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A devastating fire has killed up to 2,000 pigs after tearing through a farm.
Firefighters were called to the blaze at the Carrigenagh Road farm in Kilkeel, Northern Ireland, shortly before 9pm on Monday.
They managed to stop the flames spreading from a shed housing pigs to other buildings on the farm in County Down.
Four fire engines were dispatched, and it was eventually brought under control by 11.50pm.
However, 1,500-2,000 of the animals were lost to the flames, and one firefighter sustained minor burns to his feet.
Owner Trevor Shields told the BBC: "In layman's terms it's the maternity ward and there were 140 sows in there with baby piglets, up to about three weeks old.
"Total number somewhere around 2,000 and they are just gone, which is very sad."
He added: "It is very emotional, it's actually difficult for me to even talk about it."
The farm has previously won prizes at the Royal Ulster Agricultural Society's Balmoral Show.
Mr Shields continued: "Our losses are quite substantial because this is one of the top breeding farms in Europe and there's bloodlines that have just been wiped away," he said.
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"We'll just have to put the pieces together and get over it because they are gone.
"Some of the lines may still be here on the farm in other parts, but there will be lines that have been lost. Some of those could go back as far as 40 years.
"The animals that we show at Balmoral are born from 1 September. Unfortunately they are gone."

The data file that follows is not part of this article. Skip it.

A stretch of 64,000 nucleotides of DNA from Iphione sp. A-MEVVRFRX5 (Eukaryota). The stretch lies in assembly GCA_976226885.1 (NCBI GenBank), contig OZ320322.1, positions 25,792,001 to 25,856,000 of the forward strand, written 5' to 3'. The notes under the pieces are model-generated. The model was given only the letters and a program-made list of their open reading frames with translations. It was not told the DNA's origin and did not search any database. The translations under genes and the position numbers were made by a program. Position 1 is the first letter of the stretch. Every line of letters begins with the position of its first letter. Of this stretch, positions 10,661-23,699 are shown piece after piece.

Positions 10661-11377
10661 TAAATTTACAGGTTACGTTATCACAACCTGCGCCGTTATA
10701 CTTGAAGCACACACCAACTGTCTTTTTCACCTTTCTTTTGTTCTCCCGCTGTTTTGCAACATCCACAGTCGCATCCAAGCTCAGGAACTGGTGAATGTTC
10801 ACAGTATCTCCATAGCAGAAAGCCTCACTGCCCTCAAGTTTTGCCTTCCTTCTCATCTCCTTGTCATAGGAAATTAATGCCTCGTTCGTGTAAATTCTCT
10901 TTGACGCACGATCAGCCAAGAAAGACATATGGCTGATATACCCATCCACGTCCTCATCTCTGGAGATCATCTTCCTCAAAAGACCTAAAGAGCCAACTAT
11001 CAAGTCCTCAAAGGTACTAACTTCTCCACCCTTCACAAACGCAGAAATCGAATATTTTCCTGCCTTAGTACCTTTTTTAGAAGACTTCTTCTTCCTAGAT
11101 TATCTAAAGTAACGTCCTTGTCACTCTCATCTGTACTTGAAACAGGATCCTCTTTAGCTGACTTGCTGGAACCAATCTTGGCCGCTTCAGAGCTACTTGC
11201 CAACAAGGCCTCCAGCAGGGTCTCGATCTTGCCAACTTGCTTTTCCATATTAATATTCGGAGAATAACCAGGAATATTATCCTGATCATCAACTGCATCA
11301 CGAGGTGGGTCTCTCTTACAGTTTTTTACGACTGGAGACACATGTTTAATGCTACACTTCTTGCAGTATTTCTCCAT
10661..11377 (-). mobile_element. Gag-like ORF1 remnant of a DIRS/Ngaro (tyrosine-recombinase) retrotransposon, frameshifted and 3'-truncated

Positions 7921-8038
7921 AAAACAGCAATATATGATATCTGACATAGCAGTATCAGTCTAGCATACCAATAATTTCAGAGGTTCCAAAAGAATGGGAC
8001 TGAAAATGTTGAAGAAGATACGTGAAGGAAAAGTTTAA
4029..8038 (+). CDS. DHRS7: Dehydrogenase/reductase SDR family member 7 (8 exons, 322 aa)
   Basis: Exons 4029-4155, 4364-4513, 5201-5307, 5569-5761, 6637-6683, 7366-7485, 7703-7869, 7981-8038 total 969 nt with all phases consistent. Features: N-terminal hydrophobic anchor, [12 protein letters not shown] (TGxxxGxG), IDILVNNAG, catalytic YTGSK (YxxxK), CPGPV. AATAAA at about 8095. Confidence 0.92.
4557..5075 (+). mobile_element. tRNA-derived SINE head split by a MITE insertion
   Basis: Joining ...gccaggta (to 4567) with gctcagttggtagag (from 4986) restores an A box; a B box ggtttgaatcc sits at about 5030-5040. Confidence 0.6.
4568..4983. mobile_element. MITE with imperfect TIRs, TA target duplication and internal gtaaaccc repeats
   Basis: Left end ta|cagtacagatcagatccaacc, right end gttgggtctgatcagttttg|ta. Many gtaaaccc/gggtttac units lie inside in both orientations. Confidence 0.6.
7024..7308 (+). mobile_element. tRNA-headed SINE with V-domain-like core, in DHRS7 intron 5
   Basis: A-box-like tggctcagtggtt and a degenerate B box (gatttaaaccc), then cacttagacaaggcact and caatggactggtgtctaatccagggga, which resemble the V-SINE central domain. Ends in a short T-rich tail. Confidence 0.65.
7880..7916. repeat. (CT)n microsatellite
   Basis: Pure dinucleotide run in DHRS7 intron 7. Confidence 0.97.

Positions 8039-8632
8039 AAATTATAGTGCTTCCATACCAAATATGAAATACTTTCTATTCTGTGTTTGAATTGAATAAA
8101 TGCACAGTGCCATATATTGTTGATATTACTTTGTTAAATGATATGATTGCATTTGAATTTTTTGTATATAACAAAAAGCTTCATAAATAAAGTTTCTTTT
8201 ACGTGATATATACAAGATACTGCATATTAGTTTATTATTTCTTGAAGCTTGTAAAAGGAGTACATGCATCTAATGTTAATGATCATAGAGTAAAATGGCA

Sinead Bradley, Social Democratic and Labour Party member of the legislative assembly for South Down, told the Belfast News Letter: “The scale of the fire and the traumatic scenes are shocking.
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“I wish to place on record my thanks to the special animal rescue teams and the fire crews attending the scene.
“The farmer and his extended family will inevitably will be distressed by the events,
“I offer them not just my thoughts but my support in finding their way through and out of this catastrophic situation”.
Northern Ireland Fire and Rescue Service Assistant Group Commander Martin Healy said the fire had already spread by the time emergency services arrived.
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He added: “The firefighters worked in obviously very difficult conditions – in darkness and underfoot – to extinguish the fire.
“Actually we had to try to protect the other sheds as there's a lot of other pigs housed in them and thankfully we were able to stop the fire spreading to those sheds.
“But unfortunately we were unable to save between 1,500 and 2,000 pigs within the shed the main blaze was contained in.”
Commander Healy told BBC Radio Ulster: “We spoke with the farm owner and obviously our sympathies go out to him and all his staff on the devastating loss and he said himself he was devastated for the loss that he did suffer.”
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